Intraoperative cell salvage: a fresh look at the indications and contraindications

Numerous approaches are used to avoid transfusion of allogeneic blood. Primary methods include, but are not
limited to, erythropoietin and iron supplementation, preoperative
autologous donation, acute normovolaemic
haemodilution, haemoglobinbased
blood substitutes and infusible oxygencarrying
fluids, and the use of cell
salvage systems. While currently unavailable in North America and Europe because of an increased risk of
myocardial infarction and death , research continues in the areas of haemoglobinbased
blood substitutes and
infusible oxygencarrying
Of the accepted strategies mentioned above, cell salvage offers the medical community a safe, resourcesaving,
relatively inexpensive method to avoid allogeneic red cell transfusion. Currently, incorrect information and
misconceptions regarding the use of cell salvage systems frequently portray them as expensive, ineffective, and
inappropriate for use in certain clinical situations. In addition to addressing these misconceptions, this article will
discuss indications and contraindications for the use of such systems.
In the past, the AABB (formerly known as the American Association of Blood Banks) has recommended the
following general indications for cell salvage use: the anticipated blood loss is 20% or more of the patient’s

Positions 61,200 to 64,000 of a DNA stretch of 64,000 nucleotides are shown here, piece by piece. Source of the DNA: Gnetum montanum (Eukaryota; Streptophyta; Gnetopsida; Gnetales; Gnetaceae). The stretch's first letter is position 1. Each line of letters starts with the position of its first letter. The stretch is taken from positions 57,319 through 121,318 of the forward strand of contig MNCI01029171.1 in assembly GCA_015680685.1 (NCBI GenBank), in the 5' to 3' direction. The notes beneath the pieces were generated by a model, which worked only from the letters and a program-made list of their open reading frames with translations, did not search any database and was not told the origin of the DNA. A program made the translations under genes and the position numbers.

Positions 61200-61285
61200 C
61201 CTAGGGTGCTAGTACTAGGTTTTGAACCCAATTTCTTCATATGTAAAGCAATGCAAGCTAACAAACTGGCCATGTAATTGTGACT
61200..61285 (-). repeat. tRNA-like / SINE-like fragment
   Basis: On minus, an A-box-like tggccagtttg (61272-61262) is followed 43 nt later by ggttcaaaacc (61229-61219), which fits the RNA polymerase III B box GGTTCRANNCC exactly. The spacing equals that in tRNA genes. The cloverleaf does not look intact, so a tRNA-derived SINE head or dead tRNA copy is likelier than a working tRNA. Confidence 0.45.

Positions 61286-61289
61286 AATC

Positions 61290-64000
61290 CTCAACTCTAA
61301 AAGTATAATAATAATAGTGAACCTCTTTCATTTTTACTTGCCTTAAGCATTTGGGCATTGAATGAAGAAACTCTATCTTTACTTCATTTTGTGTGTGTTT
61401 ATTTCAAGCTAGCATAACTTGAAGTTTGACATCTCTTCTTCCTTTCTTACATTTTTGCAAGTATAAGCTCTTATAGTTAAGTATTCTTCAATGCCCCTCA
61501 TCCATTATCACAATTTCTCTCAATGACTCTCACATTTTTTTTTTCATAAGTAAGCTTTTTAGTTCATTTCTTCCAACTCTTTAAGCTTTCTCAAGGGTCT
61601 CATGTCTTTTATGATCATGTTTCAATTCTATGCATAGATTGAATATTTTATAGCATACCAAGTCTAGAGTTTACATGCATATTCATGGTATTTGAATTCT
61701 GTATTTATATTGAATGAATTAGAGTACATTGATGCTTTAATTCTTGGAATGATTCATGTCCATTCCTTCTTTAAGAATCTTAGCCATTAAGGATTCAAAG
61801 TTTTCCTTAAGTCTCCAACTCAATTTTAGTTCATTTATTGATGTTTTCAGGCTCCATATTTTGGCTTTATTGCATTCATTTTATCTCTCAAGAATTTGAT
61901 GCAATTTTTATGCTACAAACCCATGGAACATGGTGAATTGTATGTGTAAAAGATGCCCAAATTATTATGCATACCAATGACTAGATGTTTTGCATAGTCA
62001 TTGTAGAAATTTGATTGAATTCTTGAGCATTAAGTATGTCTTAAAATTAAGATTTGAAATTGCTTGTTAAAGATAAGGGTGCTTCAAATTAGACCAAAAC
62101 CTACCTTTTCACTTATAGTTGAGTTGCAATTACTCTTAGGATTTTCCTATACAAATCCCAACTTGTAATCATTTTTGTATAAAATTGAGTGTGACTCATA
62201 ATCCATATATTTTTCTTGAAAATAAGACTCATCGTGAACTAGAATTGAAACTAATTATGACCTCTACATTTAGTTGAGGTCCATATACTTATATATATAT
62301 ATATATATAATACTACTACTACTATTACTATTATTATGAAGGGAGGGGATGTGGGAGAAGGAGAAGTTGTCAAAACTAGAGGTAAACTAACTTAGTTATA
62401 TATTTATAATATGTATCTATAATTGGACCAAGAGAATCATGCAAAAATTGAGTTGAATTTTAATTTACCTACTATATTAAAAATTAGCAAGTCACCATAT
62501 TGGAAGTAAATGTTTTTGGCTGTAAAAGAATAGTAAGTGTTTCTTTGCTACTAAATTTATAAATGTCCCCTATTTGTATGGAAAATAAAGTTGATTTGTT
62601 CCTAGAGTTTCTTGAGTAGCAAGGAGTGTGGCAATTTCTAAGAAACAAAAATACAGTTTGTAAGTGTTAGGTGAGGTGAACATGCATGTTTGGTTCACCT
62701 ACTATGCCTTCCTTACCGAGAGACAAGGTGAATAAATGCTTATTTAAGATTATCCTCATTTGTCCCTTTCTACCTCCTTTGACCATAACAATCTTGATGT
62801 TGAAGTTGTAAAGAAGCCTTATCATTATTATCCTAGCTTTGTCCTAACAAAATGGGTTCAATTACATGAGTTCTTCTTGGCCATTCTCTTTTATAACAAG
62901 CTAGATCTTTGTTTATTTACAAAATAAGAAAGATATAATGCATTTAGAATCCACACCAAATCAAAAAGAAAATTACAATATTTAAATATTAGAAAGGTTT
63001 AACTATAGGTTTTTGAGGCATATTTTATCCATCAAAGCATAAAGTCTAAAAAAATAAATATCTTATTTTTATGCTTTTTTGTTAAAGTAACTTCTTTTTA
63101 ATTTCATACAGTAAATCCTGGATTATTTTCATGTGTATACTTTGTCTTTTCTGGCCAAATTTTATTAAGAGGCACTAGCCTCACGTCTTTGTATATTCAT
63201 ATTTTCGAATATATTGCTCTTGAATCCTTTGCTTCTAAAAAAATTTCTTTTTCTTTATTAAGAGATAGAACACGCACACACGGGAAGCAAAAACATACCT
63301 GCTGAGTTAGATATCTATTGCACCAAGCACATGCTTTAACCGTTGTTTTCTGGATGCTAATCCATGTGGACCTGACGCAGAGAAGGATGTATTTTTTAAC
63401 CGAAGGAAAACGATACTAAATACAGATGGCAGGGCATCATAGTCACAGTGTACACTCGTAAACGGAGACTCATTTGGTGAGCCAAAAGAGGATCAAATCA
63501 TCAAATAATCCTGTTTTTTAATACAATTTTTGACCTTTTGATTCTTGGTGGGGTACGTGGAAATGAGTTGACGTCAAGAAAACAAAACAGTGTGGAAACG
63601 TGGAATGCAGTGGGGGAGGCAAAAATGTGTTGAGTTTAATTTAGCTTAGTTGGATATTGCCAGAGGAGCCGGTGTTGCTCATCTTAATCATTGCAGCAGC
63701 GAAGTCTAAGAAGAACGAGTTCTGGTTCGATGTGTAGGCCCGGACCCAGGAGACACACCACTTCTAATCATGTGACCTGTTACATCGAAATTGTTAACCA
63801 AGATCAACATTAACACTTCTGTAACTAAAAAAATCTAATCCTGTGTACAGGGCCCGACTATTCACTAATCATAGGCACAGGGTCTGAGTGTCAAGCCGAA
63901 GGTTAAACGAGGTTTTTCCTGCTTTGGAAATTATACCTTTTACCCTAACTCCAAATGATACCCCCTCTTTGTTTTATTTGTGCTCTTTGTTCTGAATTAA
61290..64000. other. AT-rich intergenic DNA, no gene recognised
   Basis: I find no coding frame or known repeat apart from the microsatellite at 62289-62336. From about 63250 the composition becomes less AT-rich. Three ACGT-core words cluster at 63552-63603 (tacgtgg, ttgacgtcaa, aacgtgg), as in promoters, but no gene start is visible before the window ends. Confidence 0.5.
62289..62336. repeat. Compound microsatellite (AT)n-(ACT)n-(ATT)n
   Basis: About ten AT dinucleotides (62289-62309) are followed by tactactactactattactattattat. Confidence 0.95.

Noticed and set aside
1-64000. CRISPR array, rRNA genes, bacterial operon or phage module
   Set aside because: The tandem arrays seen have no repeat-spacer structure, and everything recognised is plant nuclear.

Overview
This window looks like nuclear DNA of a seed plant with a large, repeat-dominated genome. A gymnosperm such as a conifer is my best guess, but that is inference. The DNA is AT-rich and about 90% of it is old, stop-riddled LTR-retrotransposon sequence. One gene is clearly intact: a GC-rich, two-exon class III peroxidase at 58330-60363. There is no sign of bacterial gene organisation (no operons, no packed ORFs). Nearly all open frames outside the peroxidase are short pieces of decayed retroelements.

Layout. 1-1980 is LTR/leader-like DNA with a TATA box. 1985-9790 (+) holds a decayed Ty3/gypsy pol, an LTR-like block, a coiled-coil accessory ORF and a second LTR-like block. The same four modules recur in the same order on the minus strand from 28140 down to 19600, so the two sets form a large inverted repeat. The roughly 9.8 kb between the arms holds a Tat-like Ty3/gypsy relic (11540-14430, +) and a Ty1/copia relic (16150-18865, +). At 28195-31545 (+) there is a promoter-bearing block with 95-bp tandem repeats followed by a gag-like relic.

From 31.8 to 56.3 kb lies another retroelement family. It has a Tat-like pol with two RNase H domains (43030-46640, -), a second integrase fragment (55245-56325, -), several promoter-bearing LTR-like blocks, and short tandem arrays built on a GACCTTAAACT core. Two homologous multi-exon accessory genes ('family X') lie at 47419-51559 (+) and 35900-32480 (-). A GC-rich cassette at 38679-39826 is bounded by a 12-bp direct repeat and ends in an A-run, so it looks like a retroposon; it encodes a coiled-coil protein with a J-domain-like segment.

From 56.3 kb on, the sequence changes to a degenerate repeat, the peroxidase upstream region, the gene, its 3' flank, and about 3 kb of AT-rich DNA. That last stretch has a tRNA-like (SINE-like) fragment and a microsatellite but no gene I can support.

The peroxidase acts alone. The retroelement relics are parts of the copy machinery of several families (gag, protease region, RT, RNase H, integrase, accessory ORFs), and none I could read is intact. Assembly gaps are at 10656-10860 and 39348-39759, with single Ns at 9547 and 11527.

estimated blood volume; crossmatchcompatible
blood is unobtainable; the patient is unwilling to accept allogeneic
blood, but will give consent to receive blood from intraoperative
blood salvage, as in the case of Jehovah’s
witnesses; more than 10% of patients undergoing the procedure require transfusion; the mean transfusion for the
procedure exceeds one unit .
These recommendations are derived from a cost comparison between administering allogeneic blood and use of cell
salvage. More recently, the cost of administering allogeneic blood has grown, which changes this economic
relationship. At the same time, the medical community has gained a much better understanding of the expense
associated with cell salvage. For this reason, implementation of cell salvage should be considered when much
smaller amounts of blood loss are anticipated.
Because of the difficulty associated with the accurate prediction of substantial blood loss and the possible need for
allogeneic transfusion, for the majority of cases it would be appropriate to set up the cell salvage device in a “standby”
mode. This “standby”
mode is simply the collection system which includes a cardiotomy reservoir, a suction
line and an anticoagulant. The cost of a collection or “standby”
is comparable to that of the reagents for
two units of allogeneic blood. While being a sizeable paradigm shift, hospitals might consider
implementation of a “standby”
rather than “type and cross”. In cases in which substantial blood loss is
certain to occur, such as in a repair of an open thoracoabdominal
aneurysm repair, it is reasonable to bypass the
and proceed directly to preparing components necessary to process blood.

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